Confusion over dinner lady’s tribunal
ESSEX education authority and a union are in dispute over the meaning of an employment tribunal ruling in the case of a school dinner lady sacked after telling a couple how their seven-year-old daughter had been tied to a fence and hit with a skipping rope by other children.
Union Unison claims the tribunal upheld Carol Hill’s complaint of unfair dismissal but the school and Essex County Council, the education authority, deny the union’s claims.
Mrs Hill, 61, lost her job at Great Tey Primary School in September 2009 for breach of confidentiality after revealing to the child’s parents that their seven-year-old daughter had been tied up with a skipping rope.
Speaking after the result yesterday, Mrs Hill, of Chappel Road, Great Tey, said: “I have always maintained that I haven’t done anything wrong and I’m absolutely delighted with the tribunal’s decision.
“The parents had a right to know what had happened to their child and I stand by my decision to tell them.”
You may also want to watch:
However, the school and Essex County Council have hit back at Unison, the trade union backing Mrs Hill, saying that it was wrong to suggest she had won the unfair dismissal claim and that further representation was still needed to resolve the matter.
Mrs Hill, who had worked at the school for seven years, was on duty when Chloe was tied up to a fence with a skipping rope by boys and was crying.
- 1 Town's Harper move held up by West Brom uncertainty
- 2 A12 underpass closed after car stuck in water
- 3 Ipswich Town transfer rumour: Blues 'in £100,000 tug-of-war' for non-league midfielder
- 4 ‘Exceptional’ country estate with its own airfield hits the market
- 5 Person with leg injury after 4-vehicle crash on A140
- 6 Town announce home friendly with Premier League club
- 7 Pupils forced to isolate after Covid test result wrongly recorded as positive
- 8 Another former Town player completes Colchester move
- 9 Village in uproar as primary school attempts to change historic logo
- 10 Traffic at standstill on A12 between Ipswich and Colchester
Later, while working as a volunteer leader at the local Beaver Scouts, Mrs Hill met the girl’s parents and explained what had happened. The parents reported the incident to the police and withdrew their child from the school.
The school claimed that Mrs Hill broke confidentiality by talking about the incident to the girl’s parents, and then committed gross misconduct when she told the Press about her subsequent suspension.
An employment tribunal, held at Bury St Edmunds, reserved its judgement after a three-day hearing. The ruling was not read out in public but sent to parties involved.
Mrs Hill said she was pleased with the ruling. “This is the best New Year news I could have. I am delighted and very relieved. I have always had the welfare of the children in my care at heart and I still miss working at the school.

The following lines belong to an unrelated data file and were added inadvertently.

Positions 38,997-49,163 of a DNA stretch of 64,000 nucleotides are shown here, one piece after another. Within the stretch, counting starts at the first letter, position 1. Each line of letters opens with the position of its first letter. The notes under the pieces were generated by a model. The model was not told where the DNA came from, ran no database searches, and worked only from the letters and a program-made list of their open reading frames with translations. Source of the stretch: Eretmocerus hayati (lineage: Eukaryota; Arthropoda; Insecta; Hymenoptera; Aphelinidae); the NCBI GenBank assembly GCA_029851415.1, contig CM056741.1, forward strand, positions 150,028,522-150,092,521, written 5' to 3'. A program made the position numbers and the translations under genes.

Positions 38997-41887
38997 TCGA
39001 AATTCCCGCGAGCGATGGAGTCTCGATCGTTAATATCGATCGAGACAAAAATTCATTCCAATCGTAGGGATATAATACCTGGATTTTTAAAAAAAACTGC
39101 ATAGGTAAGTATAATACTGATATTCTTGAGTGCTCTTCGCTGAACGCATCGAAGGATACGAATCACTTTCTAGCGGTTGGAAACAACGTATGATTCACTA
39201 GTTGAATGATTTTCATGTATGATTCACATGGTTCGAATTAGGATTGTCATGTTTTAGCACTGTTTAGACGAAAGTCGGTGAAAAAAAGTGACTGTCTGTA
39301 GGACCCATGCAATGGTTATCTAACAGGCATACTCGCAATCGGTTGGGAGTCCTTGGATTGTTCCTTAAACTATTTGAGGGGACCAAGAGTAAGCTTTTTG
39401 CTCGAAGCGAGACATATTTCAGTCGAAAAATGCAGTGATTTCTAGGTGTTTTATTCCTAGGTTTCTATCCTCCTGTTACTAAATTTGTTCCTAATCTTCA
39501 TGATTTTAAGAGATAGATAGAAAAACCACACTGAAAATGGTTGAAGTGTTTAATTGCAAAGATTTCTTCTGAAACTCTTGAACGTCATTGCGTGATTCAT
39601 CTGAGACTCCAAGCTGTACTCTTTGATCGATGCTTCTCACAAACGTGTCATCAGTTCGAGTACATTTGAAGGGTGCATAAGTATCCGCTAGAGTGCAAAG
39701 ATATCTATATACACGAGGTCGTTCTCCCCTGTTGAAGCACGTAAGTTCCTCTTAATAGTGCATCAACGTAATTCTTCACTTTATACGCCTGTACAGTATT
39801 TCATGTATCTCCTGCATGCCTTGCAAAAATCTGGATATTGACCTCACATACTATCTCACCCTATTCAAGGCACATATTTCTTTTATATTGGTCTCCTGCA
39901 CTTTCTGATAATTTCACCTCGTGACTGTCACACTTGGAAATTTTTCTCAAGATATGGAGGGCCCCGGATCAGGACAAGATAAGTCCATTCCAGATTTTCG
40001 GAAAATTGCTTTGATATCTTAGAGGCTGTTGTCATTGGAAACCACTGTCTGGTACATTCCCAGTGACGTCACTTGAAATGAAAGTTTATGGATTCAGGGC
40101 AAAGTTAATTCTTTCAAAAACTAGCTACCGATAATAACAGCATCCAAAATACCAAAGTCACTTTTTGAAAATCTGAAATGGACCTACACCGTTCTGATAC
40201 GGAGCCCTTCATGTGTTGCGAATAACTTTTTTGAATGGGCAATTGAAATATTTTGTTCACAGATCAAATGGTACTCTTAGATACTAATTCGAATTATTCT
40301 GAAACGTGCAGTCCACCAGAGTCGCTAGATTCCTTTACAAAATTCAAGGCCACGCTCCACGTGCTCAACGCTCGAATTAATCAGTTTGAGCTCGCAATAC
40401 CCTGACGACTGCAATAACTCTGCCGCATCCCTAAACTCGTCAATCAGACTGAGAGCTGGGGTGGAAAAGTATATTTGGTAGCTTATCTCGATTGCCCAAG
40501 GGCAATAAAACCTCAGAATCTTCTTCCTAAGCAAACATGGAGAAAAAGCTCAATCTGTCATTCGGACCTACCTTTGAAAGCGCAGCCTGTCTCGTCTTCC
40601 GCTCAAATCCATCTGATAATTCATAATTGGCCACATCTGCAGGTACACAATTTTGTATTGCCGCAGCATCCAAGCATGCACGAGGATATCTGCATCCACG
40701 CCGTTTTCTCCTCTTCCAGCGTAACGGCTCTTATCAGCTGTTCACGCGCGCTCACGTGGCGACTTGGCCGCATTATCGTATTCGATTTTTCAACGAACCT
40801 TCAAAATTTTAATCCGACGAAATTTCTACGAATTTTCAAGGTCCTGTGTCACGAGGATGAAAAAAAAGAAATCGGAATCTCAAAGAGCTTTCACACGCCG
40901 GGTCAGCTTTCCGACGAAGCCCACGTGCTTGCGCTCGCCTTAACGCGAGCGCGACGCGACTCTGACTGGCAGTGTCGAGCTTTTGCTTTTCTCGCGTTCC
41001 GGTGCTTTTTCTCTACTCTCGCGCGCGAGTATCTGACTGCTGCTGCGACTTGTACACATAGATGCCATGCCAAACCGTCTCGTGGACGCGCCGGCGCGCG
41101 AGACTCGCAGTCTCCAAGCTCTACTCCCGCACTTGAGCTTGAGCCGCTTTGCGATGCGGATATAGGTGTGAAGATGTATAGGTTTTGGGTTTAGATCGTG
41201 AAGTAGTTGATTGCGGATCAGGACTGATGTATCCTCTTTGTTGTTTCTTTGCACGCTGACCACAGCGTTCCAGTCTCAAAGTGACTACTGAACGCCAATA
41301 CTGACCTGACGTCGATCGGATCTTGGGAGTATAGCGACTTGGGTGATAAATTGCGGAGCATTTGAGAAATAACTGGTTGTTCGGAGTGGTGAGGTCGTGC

“I was never confident that I was going to win the tribunal because previously I had lost the disciplinary and the appeal and I felt that I would lose again.
“It’s such a great weight off my mind, I feel happy and alive which I haven’t felt for a long time. It’s affected me a lot having this hanging over me and not knowing what was going to happen. At times I’ve felt very down and like no one was on my side, but I know a lot of people have supported me.
“The situation has been made worse because it was so close to Christmas and it’s been very hard to enjoy it when I knew the result was coming up. I’ve always said that I’d like my job back and that’s not changed.”
A joint statement from the county council and Great Tey Primary School said: “It is completely inaccurate to suggest that Mrs Hill has won her claim for unfair dismissal.
“Furthermore there has been no judgement on the fairness, or not, of the dismissal and the tribunal makes it clear there is need for further representation from both counsels to decide this point.
“On a number of critical points the employment tribunal ruling has found against Mrs Hill including that she was not acting in good faith when speaking to the press and did so for the purpose of personal gain.
“The claimant’s predominant motive was self-interest and to a lesser extent antagonism towards Mrs Crabb.
“The tribunal also ruled that disclosures were not protected under the Employment Rights Act therefore she was not acting as a whistleblower. The council and school will now be considering all the options before making any further decisions or announcements.”
A union representative is warning that Mrs Hill might not be allowed to have her job back despite the outcome of the hearing.
Mick Mahoney, who was representing Mrs Hill on behalf of the trade union Unison, warned that she might not be reinstated.
He said that it had been an “agonising” wait, but there was still another hearing to come. He said: “I’m over the moon about the result. It’s been a long time coming and the last few weeks have been agonising for Carol.
“The result has been delayed for various reasons and that’s made it a rough, especially over Christmas, but this is the news we wanted to hear.’’
He said a remedies hearing had been scheduled for February 2 and 3 where the employment tribunal would consider whether compensation should be awarded. He added: “For Carol it’s never been about the compensation, what she wants is her job back, but unfortunately that might not happen. The law says that the school doesn’t have to let her come back to work and Carol will have to live with that.
“She’s always felt that she hasn’t done anything wrong. All she did was disclose what had happened in the playground to a parent.”